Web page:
In this method, we do not create an actual machine learning model using any algorithms but we use the given dataset to analyze how the features are correlated to each other. Chi-squared and Adjusted R-squared are the two majorly used metrics that can be employed. Though there are many methods viz All-in, Backward Elimination, Forward Selection, Bi-directional Elimination, and Score Comparison, Backward Elimination (a stepwise-regression technique) is the widely used method in the industry.
This can be achieved using Gretl - an open-source statistical software package provided by SourceForge. Gretl User Guide is a good resource to start with for this exercise. Follow the below steps to perform backward elimination:
Select a significance level (SL) (say, 0.05)
Fit a model using Gretl with all available features (predictors). The dataset (50-Startups.csv) used for this analysis can be found here
Identify the feature with the highest P-value
If the P-value of a feature is higher than SL, remove that feature and refit the model with remaining features
Note: Even if there are multiple features whose P-values are higher than the selected SL, remove only the one that has the highest P-value and fit the model again. This is because the removal of one feature will impact the constants, coefficients, and P-value of other features. Further, as we selected an arbitrary value for SL (as 0.05), it is necessary to compare the models before and after removing the selected feature for Adjusted R-squared metric (or Chi-squared) as well.
Do the steps 3 and 4 to a point where the selected features yield highest Adjusted R-squared values and/or the P-value of features is less than the selected SL. After reaching that point, the list of features collected are the ones that are important for building a good machine learning model
In the above picture, Model 4 contains all the features whose P-value are less than 0.05. However, its Adjusted R-squared value is less than that of Model 3 that contains a feature that has P-value greater than chosen SL (0.06 > 0.05). In spite of this feature, Model 3 (thereby the features in it) has to be selected as the best one based on its highest Adjusted R-squared value. From Model 3, the important features that required for generating a machine learning model, which can predict the target feature, are RDSpend and MarketingSpend.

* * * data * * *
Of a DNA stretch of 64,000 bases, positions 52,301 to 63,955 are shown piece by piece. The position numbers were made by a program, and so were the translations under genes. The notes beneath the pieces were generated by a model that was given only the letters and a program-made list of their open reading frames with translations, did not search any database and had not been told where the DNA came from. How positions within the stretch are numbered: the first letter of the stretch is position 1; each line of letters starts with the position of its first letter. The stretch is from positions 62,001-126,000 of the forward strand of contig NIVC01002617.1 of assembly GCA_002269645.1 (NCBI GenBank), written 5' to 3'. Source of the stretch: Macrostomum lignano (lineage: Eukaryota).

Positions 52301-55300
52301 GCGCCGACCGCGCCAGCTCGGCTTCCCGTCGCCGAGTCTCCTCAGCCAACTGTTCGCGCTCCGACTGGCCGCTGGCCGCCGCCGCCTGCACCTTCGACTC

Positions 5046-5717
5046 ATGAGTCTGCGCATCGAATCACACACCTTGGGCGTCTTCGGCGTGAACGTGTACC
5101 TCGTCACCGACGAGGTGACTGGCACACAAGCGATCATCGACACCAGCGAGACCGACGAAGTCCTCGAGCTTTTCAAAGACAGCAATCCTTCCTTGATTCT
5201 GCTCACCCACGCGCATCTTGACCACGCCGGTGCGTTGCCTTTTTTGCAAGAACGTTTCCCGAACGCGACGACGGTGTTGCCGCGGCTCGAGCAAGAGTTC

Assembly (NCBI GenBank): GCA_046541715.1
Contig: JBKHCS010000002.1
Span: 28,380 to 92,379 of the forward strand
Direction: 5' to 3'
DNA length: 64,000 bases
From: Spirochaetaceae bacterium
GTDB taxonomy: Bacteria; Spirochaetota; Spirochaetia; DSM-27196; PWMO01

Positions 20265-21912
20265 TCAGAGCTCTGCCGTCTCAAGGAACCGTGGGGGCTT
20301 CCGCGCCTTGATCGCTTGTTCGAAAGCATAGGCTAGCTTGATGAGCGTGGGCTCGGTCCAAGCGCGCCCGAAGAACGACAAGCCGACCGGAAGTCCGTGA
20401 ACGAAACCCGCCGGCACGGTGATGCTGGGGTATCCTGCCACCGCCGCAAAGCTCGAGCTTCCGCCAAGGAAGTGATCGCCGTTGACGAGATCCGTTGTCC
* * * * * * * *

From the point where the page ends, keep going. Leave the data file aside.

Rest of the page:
Machine Learning Model:
In this method, we create an actual machine learning model using one of the algorithms that output importance matrix as part of the model generation. This matrix will provide details about each feature in a dataset and its percentage of importance in generating the model
Let us take a simple Random Forest Regressor model to arrive at the important features using the same dataset (50-Startups.csv) we used for the statistical method.
The above code prints a table with the percentage of importance of each feature in descending order, as shown below. This clearly indicates that RDSpend and MarketingSpend are the two features that are majorly important for generating a model that can predict the target feature.
From both Statistical and Machine Learning methods, it is evident that RDSpend and MarketingSpend features are the ones that are required to determine the Profit of a startup company. The other features are not significant enough to be included in a model and hence they can be rejected.
Further, these selected features can be used as a feedback mechanism to business processes that capture data or to the process that aggregates data from different data stores for model generation. This will drastically reduce the number of features that need to be captured for model generation and during real-time prediction.